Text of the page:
I cannot count the ideas. They are numerous. And honestly, I can barely grasp the meaning of a single one. For instance, I cannot tell you much of Kant and his Critique of Pure Reason. Or of Aristotle’s Nicomachean Ethics, or of Hume and his Enquiry Concerning Human Nature. And I never finished––I hardly even began to read––Descartes’ Meditations on First Philosophy. I know some names and I know some titles. And I may even know a detail or two about the Existentialists. But that’s about it, really. And still, I have the audacity to engage an area of study whose representative intellectuals require that one always speak eloquently, write masterfully, know how to express in academic terms what it means, for instance, to be conscious. I can do none of that to their standard. Nonetheless, I have the nerve to explore such depths, to stumble headlong through the exclusive domain of the erudite. I have the gall to suggest another way of being that has nothing to do with numbers or things already established, or reason, or logic, or whether or not I get the gist of what actually occurred in that half-lit cave some 2000 years ago where dancing shadows spun a Greek allegory in hopes of waking the masses. And so too these tiles, these ideas, spin a tale. Each an attempt at understanding what maybe only the unabashed, unashamed nude form of the uninformed experience can help bring to light.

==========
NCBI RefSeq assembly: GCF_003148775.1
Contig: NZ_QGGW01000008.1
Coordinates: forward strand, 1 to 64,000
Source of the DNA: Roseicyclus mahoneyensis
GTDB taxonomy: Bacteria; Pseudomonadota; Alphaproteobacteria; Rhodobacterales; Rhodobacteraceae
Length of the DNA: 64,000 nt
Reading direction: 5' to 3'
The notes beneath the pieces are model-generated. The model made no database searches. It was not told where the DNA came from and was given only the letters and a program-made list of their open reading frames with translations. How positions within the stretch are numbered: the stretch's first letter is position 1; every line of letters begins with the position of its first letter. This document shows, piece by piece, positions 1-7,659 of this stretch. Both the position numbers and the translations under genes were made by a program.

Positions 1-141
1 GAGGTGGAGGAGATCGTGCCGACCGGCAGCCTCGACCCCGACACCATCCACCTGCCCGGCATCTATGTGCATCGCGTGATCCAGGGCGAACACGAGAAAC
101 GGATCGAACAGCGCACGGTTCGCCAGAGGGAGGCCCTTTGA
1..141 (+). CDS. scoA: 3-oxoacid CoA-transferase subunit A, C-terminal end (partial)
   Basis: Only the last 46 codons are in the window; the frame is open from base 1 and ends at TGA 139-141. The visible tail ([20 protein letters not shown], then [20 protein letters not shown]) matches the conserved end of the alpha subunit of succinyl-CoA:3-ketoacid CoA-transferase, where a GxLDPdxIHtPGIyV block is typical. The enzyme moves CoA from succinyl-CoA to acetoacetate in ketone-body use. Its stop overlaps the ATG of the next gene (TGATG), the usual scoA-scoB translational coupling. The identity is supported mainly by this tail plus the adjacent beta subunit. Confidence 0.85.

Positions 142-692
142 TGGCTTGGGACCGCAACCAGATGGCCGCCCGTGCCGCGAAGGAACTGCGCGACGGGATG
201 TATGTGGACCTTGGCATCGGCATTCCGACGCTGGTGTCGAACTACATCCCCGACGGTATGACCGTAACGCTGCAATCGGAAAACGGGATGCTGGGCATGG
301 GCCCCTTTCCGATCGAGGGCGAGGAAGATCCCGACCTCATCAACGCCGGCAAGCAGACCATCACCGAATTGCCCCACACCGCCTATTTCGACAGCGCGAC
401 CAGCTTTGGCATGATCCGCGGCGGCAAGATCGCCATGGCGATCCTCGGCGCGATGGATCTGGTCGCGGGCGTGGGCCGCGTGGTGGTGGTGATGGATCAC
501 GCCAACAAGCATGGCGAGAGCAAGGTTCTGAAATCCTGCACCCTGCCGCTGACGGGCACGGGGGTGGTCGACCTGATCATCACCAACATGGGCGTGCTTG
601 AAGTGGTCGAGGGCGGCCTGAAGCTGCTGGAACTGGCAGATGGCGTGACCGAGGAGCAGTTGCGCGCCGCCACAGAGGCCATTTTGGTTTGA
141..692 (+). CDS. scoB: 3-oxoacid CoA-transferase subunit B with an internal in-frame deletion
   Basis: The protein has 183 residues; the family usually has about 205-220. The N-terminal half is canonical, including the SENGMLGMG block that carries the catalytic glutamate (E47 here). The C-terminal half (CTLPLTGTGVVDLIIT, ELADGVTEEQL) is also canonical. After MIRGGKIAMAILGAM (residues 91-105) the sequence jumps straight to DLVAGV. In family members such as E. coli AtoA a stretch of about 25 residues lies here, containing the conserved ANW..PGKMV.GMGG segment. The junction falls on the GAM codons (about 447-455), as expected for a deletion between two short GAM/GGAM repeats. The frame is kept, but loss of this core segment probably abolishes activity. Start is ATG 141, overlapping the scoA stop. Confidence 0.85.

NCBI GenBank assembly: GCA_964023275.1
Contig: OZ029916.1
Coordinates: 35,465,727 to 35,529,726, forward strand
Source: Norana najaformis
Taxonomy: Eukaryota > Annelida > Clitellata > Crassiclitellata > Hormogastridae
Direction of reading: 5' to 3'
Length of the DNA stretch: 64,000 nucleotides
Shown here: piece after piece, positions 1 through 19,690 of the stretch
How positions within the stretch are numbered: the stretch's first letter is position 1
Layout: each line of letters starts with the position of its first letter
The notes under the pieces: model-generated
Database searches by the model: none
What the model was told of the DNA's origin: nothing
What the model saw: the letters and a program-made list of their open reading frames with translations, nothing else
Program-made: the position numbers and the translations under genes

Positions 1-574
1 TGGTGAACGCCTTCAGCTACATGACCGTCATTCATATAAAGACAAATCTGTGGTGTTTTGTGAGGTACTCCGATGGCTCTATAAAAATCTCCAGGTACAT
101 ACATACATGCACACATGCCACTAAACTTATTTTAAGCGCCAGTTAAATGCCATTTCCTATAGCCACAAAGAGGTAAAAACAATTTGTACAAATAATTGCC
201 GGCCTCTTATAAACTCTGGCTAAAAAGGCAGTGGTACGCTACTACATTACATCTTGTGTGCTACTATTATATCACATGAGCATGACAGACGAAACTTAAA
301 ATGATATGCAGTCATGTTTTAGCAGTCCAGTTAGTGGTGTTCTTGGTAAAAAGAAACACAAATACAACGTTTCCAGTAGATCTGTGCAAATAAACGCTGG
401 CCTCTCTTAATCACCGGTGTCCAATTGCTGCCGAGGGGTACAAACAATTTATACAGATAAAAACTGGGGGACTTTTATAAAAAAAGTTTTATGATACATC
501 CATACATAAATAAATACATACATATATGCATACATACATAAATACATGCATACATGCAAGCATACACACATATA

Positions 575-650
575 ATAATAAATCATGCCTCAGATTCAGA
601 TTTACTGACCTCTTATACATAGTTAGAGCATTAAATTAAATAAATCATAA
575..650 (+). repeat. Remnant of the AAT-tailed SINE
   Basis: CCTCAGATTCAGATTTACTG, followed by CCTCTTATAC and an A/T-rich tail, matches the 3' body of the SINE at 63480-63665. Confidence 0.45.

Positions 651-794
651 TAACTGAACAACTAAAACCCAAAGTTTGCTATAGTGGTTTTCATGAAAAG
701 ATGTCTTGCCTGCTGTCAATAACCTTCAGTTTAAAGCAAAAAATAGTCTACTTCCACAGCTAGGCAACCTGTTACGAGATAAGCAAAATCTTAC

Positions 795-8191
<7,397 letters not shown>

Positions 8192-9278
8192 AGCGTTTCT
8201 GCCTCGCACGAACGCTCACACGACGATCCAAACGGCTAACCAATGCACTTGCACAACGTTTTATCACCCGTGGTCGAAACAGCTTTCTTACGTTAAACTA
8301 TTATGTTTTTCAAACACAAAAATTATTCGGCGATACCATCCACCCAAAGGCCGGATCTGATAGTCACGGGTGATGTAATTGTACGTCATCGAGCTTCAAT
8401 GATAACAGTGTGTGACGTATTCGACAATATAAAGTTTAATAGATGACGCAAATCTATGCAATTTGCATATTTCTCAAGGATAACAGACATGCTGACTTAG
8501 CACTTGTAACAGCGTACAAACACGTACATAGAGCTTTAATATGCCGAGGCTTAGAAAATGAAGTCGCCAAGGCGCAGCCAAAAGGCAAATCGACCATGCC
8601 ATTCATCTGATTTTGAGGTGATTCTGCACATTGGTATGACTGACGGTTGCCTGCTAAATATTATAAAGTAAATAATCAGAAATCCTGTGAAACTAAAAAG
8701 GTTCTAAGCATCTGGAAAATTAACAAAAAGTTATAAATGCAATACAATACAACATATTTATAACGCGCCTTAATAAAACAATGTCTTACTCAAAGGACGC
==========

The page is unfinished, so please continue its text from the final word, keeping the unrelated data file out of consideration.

But there, in the spaces between the ideas, a vibration echoes forth. Hints at the existence of something beyond the conceptual––a kind of purity of thought that might transcend all the fighting, the endless bickering between thinkers, an energy absent of ego, seeking not to be right.

She is something other, an unrighteousness of being, the unwitting representative of a hidden paradigm, a child born again––Naiveté. She lives and she breathes, though quietly, accustomed to feeling ashamed of her own existence. Her way, until this time, had been to bend herself to the intellectual will, to a boundless ego forever unmoved by the good intentions of simple, innocuous human curiosity.